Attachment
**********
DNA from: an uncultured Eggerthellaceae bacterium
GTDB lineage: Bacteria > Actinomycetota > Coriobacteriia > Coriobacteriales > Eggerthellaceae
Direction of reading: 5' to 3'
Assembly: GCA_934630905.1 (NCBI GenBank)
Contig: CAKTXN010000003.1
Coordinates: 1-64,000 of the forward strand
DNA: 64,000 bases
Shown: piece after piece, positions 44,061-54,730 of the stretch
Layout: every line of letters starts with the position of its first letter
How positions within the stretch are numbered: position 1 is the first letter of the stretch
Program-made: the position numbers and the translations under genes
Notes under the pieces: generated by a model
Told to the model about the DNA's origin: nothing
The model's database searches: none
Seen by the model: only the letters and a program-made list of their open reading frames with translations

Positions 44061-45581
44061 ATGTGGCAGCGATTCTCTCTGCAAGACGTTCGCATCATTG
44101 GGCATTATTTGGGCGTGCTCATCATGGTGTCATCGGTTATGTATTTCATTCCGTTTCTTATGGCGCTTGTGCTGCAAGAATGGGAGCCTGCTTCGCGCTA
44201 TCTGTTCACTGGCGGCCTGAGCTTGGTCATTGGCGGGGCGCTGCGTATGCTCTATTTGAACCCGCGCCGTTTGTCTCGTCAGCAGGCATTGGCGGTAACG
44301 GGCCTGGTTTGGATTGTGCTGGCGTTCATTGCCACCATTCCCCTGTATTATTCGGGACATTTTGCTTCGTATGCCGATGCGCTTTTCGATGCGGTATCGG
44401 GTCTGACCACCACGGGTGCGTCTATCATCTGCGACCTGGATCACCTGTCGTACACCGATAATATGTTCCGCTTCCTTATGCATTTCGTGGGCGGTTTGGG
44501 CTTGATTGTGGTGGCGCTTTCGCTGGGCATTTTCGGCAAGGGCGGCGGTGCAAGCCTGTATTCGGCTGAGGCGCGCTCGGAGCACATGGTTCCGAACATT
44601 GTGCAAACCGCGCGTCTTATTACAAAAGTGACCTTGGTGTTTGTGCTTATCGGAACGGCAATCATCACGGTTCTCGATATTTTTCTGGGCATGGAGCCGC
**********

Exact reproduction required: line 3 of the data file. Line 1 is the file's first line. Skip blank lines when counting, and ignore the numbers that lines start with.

Direction of reading: 5' to 3'